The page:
What about where 3G works? The iPhone’s performance appears to vary considerably from location to location. In our East Amherst, New York office, the results of two different web site iPhone speed tests placed the iPhone and iPhone 3G at very comparable speeds even though the iPhone 3G was on the more expensive, newer 3G network. We saw a speed of 172kbps for the iPhone and 175kbps for the iPhone 3G, with another site showing 106.7kbps versus 106.8kbps—basically no real difference. Then we tried a third site, and saw the iPhone 3G receive a 3G network speed slower than the EDGE one. Shocked by these numbers, we tried to load four different web sites on each device at the same time, and came up with the following results:
CNN (original site): iPhone 3G – 1 Minute 49 seconds, iPhone – 2 minutes 4 seconds. iPhone 3G was 14% faster.
Apple.com: iPhone 3G – 29 seconds, iPhone – 36 seconds. iPhone 3G was 24% faster.
iLounge: iPhone 3G – 52 Seconds, iPhone – 1 minute 6 seconds. iPhone 3G was 27% faster.
iHomeaudio.com: iPhone 3G – 38 seconds, iPhone – 53 seconds. iPhone 3G was 39% faster.
Overall, the average speed difference we saw across these four sites was an improvement of only 26%. Notably, both our iPhone and iPhone 3G are showing two or three bars of signal strength, and it is quite possible that bigger gains are evident when 3G signal strength is higher; then again, it is possible that a stronger 2G signal could be of similar benefit. For reference, we also ran tests using the iPhone 3G’s Wi-Fi mode, which was several seconds faster at rendering web pages than the original iPhone’s Wi-Fi, for whatever reason. Here are those results.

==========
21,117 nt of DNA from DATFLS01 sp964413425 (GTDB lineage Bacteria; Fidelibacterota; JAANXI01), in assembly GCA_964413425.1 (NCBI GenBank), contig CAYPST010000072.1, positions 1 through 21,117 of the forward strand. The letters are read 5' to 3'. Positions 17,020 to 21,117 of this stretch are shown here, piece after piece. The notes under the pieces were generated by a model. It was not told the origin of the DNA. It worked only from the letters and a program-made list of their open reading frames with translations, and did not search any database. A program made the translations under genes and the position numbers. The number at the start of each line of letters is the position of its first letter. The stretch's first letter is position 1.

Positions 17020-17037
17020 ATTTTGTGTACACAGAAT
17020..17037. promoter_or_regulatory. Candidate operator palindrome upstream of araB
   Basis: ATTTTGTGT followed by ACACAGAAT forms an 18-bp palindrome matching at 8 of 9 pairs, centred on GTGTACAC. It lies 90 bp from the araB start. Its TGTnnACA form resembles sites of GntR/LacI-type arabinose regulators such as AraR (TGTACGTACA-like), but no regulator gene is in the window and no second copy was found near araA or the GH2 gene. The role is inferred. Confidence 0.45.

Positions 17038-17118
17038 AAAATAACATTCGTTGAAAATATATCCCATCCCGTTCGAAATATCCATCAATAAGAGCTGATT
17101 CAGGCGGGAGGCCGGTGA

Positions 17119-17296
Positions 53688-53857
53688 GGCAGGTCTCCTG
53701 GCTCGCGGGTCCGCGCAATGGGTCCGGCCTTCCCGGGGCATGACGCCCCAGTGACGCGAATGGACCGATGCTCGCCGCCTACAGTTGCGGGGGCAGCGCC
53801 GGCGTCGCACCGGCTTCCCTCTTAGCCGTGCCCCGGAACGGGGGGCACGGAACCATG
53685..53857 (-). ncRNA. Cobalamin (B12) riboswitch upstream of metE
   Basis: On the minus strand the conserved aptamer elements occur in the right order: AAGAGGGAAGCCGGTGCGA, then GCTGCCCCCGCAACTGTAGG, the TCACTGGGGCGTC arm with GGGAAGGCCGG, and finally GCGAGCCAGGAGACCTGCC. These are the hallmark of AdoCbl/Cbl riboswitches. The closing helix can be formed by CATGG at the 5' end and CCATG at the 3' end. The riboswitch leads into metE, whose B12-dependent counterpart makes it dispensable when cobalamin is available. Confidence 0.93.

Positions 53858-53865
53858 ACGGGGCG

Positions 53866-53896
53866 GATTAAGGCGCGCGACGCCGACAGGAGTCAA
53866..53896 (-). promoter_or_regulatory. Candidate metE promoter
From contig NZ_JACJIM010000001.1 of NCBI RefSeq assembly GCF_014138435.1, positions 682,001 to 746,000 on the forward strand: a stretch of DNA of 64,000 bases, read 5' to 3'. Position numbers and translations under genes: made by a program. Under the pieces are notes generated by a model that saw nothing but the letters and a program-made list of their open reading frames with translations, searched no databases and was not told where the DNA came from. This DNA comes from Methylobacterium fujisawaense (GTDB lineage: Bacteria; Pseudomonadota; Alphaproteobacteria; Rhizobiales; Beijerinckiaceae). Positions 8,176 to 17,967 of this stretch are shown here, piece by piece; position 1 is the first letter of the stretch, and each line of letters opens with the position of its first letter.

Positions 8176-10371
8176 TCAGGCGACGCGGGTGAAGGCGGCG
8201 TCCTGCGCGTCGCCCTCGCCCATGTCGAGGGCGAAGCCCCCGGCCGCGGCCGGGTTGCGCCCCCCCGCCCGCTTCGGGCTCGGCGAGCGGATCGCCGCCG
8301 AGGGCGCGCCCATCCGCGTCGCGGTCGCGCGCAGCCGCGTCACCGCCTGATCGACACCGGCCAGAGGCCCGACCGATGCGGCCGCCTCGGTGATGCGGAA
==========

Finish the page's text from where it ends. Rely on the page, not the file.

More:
CNN (original site): iPhone 3G – 1 Minute 49 seconds, iPhone 3G Wi-Fi – 30 seconds. Wi-Fi was 363% faster than our 3G result.
Apple.com: iPhone 3G – 29 seconds, iPhone 3G Wi-Fi – 10 seconds. Wi-Fi was 290% faster than our 3G result.
iLounge: iPhone 3G – 52 Seconds, iPhone 3G Wi-Fi – 22 seconds. Wi-Fi was 236% faster than our 3G result.
iHomeaudio.com: iPhone 3G – 38 seconds, iPhone 3G Wi-Fi – 5 seconds. Wi-Fi was 760% faster than our 3G result.
On average, Wi-Fi offered 4 times the speed of the 3G connection here. We are running tests elsewhere in the U.S. and Canada, and will try elsewhere in Western New York, and will report the results when we have them. Our suspicion is that the numbers will vary considerably from place to place, depending on the location and quality of 3G network towers.